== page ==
Nash, J. & Forrester, G. F. Long-term monitoring of stratospheric temperature trends using radiance measurements obtained by the TIROS-N series of NOAA spacecraft. Adv. Space Res. 6, 37–44 (1986). These authors pioneered the use of infrared radiances from the SSU instrument for climate studies and produced the first SSU data set.

    ADS  Article  Google Scholar 

  14. 14

    Nash, J. Extension of explicit radiance observations by the Stratospheric Sounding Unit into the lower stratosphere and lower mesosphere. Q. J. R. Meteorol. Soc. 114, 1153–1171 (1988)

    ADS  Google Scholar 

  15. 15

    Shine, K. P., Barnett, J. J. & Randel, W. J. Temperature trends derived from Stratospheric Sounding Unit radiances: the effect of increasing CO2 on the weighting function. Geophys. Res. Lett. 35, L02710 (2008). These authors were the first to quantify the effect of increasing carbon dioxide on the SSU weighting function, and their work highlighted the need to revisit and reprocess the SSU data set of ref. 13.

    ADS  Article  Google Scholar 

  16. 16

    Wang, L., Zou, C.-Z. & Qian, H. Construction of stratospheric temperature data records from stratospheric sounding units. J. Clim. 25, 2931–2946 (2012). These authors provided the first full reprocessing of the original SSU radiances, and their findings have raised serious questions regarding our understanding of stratospheric temperature trends.

    ADS  Article  Google Scholar 

  17. 17

    SPARC Report on the Evaluation of Chemistry-Climate Models (eds Eyring, V., Shepherd, T. G. & Waugh, D. W. ) SPARC Report No. 5, WCRP-132, WMO/TD-No. 1526 (SPARC, 2010).

  18. 18

    Forster, P. M. et al. Evaluation of radiation scheme performance within chemistry climate models. J. Geophys. Res. 116, D10302 (2011)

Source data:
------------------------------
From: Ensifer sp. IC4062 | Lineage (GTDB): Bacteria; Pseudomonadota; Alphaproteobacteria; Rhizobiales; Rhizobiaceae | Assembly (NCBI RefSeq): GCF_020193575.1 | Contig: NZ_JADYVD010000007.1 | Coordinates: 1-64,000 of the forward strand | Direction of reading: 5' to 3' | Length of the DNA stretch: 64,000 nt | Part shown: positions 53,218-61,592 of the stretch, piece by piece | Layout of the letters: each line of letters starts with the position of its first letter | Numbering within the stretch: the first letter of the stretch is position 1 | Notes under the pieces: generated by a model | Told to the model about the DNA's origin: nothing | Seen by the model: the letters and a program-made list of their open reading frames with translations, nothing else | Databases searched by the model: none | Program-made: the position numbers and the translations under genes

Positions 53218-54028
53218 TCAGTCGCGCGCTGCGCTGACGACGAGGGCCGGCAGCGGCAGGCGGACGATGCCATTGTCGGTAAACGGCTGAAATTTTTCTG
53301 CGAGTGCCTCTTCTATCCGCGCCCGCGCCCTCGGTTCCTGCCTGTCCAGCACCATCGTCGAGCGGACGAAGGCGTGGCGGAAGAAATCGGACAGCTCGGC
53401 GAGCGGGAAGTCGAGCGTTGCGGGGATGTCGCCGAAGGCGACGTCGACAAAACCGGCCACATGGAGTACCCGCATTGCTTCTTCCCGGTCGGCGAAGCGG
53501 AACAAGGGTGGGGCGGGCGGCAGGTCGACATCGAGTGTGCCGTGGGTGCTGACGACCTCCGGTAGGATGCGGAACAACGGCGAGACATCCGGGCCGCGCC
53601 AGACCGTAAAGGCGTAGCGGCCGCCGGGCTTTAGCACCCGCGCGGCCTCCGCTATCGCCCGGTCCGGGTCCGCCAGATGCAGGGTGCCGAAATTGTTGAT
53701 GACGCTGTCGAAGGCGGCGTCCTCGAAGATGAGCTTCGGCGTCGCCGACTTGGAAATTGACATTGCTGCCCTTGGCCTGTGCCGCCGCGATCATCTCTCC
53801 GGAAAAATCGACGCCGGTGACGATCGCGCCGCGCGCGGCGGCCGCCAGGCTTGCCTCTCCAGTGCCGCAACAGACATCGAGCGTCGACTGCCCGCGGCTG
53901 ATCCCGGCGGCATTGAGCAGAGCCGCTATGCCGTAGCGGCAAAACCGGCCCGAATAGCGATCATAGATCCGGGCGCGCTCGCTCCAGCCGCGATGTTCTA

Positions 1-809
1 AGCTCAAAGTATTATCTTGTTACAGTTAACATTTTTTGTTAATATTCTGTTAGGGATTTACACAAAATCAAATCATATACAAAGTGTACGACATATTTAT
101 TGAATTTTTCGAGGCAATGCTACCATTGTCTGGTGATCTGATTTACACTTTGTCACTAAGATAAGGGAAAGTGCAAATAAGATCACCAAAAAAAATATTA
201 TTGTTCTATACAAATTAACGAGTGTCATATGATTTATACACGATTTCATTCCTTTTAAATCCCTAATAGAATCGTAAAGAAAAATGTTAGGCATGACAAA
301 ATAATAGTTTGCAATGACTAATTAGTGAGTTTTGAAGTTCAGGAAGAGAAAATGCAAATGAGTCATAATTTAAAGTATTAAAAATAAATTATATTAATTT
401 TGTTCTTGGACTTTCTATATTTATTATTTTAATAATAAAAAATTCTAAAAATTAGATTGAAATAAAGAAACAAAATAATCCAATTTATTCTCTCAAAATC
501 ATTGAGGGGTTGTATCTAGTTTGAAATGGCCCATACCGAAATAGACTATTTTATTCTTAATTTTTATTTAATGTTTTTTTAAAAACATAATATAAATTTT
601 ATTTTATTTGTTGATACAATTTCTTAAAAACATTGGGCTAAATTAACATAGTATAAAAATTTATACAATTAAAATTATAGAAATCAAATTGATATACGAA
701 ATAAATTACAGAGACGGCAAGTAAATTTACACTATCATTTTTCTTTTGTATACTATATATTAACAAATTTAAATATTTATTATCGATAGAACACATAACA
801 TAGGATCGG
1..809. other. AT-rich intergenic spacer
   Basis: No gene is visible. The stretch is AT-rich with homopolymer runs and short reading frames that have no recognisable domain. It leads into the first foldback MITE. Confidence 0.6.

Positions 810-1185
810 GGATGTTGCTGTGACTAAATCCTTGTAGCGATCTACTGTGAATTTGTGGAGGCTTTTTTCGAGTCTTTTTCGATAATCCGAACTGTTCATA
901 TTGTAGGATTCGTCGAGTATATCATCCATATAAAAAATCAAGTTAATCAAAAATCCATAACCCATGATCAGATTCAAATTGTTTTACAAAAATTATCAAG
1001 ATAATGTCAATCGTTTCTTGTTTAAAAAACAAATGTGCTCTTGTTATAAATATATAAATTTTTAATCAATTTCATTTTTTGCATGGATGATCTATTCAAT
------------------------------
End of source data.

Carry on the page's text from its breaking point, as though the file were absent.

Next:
ADS  Article  Google Scholar 

  19. 19

    Butchart, N. et al. Simulations of anthropogenic change in the strength of the Brewer-Dobson circulation. Clim. Dyn. 27, 727–741 (2006)

    Article  Google Scholar 

  20. 20

    Garcia, R. R. & Randel, W. J. Acceleration of the Brewer-Dobson circulation due to increases in greenhouse gases. J. Atmos. Sci. 65, 2731–2739 (2008)

    ADS  Article  Google Scholar 

  21. 21

    Butchart, N. et al. Chemistry-climate model simulations of 21st century stratospheric climate and circulation changes. J. Clim. 23, (2010)

  22. 22

    McLandress, C. & Shepherd, T. G. Simulated anthropogenic changes in the Brewer-Dobson circulation, including its extension to high latitudes. J. Clim. 22, 1516–1540 (2009)

    ADS  Article  Google Scholar 

  23. 23

    Shepherd, T. G. & McLandress, C. A robust mechanism for strengthening of the Brewer-Dobson circulation in response to climate change: critical-layer control of subtropical wave breaking. J. Atmos. Sci. 68, 784–797 (2011)

    ADS  Article  Google Scholar 

  24. 24

    Garny, H., Dameris, M., Randel, W. J., Bodeker, G. E. & Deckert, R. Dynamically forced increase of tropical upwelling in the lower stratosphere. J. Atmos. Sci. 68, 1214–1233 (2011)

    ADS  Article  Google Scholar 

  25. 25

    Randel, W. J. & Thompson, A. M. Interannual variability and trends in tropical ozone derived from SAGE II satellite data and SHADOZ ozonesondes. J. Geophys. Res. 116, D07303 (2011)

    ADS  Article  Google Scholar 

  26. 26

    Douglas, A. et al. in Scientific Assessment of Ozone Depletion: 2010, Global Ozone Research and Monitoring Project Report No. 52, Ch. 2 (World Meteorological Organization, 2011)

  27. 27